The neighborhood matching information decoding unit 1705 receives the color count Nc of four surrounding pixels that is output from the color count determination unit 1301. If the color count Nc is one of 1 to 3, the neighborhood matching information decoding unit 1705 decodes vector information, similar to the fourth embodiment. The vector information specifies a match/mismatch between the pixel X of interest and the four surrounding pixels (Xa, Xb, Xc, and Xd), and if the pixel X matches any pixel, specifies the neighboring pixel having the same color as that of the pixel of interest. If the decoded vector information is different from the color count Nc, one of Xa, Xb, Xc, and Xd is output in accordance with the vector information. The neighborhood matching information decoding unit 1705 outputs, to the signal line 1108, neighborhood pixel state information representing whether a pair of pixels having the same color exist in the four pixels around the pixel of interest, i.e., whether the vector information coincides with Nc.

Similar to the fourth embodiment, the predictively encoded data-of-component value decoding unit 1704 reads out encoded data from the code buffer 1101, and decodes the C, M, Y, and K components of the pixel.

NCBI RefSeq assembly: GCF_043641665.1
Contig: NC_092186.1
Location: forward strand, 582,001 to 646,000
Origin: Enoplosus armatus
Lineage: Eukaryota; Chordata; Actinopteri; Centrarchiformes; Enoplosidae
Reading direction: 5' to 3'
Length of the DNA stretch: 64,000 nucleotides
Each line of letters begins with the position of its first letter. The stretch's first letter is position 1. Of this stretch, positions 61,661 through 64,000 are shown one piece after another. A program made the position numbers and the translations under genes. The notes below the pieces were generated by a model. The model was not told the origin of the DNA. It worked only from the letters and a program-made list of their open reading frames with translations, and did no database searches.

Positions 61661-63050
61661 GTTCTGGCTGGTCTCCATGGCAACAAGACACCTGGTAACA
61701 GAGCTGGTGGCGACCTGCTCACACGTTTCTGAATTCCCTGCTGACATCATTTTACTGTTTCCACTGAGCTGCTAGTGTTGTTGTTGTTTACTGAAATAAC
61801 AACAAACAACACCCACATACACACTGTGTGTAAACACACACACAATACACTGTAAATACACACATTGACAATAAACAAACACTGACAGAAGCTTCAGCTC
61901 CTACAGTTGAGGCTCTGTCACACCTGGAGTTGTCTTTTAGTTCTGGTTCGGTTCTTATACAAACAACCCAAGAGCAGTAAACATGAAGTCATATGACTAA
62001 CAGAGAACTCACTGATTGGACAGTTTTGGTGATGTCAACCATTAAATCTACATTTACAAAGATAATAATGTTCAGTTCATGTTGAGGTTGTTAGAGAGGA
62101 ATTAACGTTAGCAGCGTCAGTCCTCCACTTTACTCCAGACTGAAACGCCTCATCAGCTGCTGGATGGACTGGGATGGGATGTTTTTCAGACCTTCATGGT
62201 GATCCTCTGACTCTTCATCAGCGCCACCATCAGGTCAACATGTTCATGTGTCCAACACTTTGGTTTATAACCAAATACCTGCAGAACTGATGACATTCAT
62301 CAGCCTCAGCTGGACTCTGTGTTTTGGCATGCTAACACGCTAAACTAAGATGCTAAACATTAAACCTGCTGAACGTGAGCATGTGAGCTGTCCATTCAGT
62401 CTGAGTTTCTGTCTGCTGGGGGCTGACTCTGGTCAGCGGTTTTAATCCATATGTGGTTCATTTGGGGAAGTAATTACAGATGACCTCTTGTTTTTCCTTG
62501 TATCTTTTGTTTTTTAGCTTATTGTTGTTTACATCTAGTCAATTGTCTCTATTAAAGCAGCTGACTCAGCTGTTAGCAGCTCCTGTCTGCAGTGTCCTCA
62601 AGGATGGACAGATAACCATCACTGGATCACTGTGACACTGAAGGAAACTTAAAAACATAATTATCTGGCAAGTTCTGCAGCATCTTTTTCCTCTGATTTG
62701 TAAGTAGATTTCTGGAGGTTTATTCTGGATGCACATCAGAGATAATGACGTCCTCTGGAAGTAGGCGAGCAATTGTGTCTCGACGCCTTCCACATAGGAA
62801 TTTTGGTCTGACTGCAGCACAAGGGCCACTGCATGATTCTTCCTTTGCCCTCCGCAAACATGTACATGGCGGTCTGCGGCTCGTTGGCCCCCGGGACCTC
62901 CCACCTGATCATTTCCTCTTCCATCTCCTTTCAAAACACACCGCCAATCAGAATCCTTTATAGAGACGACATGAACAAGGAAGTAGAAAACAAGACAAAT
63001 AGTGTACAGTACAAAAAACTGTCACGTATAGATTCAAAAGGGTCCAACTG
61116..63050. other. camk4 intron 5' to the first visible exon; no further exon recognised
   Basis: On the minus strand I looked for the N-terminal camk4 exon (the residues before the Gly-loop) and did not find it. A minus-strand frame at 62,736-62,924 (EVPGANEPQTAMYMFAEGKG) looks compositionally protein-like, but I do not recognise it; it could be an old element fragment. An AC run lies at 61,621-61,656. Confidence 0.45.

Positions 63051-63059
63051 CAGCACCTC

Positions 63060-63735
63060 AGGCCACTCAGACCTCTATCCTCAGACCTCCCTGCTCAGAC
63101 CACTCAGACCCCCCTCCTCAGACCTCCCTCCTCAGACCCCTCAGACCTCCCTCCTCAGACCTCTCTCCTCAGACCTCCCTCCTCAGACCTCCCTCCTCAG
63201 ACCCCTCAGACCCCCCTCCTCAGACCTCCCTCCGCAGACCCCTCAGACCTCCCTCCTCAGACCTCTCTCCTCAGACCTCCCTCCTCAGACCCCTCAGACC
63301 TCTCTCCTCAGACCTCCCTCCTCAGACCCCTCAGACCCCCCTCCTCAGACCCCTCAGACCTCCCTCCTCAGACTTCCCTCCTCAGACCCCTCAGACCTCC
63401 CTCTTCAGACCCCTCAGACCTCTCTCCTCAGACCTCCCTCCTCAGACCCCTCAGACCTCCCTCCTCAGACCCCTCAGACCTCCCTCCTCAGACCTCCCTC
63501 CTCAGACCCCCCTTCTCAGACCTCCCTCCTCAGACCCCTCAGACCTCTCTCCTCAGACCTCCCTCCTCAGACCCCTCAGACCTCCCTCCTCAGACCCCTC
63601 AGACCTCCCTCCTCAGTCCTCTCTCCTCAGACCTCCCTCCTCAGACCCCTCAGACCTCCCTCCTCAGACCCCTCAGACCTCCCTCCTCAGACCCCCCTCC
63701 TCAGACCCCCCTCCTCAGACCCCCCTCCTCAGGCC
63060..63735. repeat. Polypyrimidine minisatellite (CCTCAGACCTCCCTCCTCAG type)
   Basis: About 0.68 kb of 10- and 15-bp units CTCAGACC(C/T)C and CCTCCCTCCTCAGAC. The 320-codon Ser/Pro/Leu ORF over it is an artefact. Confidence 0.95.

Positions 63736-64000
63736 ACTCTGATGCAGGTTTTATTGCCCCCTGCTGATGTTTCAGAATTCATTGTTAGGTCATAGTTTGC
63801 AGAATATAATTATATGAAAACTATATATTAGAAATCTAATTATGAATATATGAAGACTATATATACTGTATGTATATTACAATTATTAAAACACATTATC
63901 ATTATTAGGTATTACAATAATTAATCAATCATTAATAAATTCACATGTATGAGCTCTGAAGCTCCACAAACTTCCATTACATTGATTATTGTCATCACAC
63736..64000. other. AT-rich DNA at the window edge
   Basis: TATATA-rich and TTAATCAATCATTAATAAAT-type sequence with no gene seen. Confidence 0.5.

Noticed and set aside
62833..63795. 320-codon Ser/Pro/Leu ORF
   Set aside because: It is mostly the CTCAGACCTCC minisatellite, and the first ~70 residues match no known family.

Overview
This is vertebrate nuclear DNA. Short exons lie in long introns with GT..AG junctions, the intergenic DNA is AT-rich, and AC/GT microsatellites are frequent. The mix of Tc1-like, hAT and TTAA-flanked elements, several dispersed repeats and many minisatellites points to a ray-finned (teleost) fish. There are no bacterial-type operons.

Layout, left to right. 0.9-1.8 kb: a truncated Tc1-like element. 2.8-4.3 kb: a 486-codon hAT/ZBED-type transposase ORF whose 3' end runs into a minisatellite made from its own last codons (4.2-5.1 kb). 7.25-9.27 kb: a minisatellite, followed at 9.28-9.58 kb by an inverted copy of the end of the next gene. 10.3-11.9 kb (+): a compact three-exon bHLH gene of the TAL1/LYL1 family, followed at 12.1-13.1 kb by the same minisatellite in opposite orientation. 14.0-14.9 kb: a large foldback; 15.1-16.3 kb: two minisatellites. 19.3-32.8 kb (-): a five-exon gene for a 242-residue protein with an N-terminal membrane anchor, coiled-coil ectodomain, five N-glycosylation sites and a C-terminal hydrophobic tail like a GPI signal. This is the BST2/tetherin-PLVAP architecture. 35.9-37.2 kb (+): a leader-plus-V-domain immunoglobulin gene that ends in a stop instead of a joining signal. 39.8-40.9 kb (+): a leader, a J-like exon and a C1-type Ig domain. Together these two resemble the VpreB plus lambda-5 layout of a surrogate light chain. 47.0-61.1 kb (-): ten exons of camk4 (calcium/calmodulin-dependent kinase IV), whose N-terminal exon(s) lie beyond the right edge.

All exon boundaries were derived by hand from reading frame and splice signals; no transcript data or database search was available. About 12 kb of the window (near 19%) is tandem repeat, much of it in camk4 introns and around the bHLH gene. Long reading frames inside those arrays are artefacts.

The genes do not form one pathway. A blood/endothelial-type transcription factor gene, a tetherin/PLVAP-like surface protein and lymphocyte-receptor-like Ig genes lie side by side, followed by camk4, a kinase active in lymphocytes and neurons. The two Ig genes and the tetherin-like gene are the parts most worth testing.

When the color count Nc output from the color count determination unit 1301 is 1, the run-length decoding unit 2001 reads out encoded data from the code buffer 1101, decodes the run RL of the same pixel value as the immediately preceding pixel Xa, and successively outputs RL pixel values Xa as decoded pixel values. The decoding process of the run-length decoding unit 2001 is paired with the encoding process of the run-length encoding unit 1801 in the fifth embodiment.

When the color count Nc output from the color count determination unit 1301 is 1, the switch 2002 is connected to the terminal b. The switch 2002 is kept connected to the terminal b while RL pixel values Xa decoded by the run-length decoding unit 2001 are output. After the RL pixel values Xa are output, the switch 2002 is connected to the terminal a.

Modification to Sixth Embodiment

FIG. 21 is a flowchart showing process procedures when the process in the sixth embodiment is implemented by software. An apparatus configuration when the process is implemented by software is the same as that in FIG. 14 which is referred to in the modification to the first embodiment, and a description thereof will be omitted. The process procedures of a decoding application which runs in the apparatus will be described.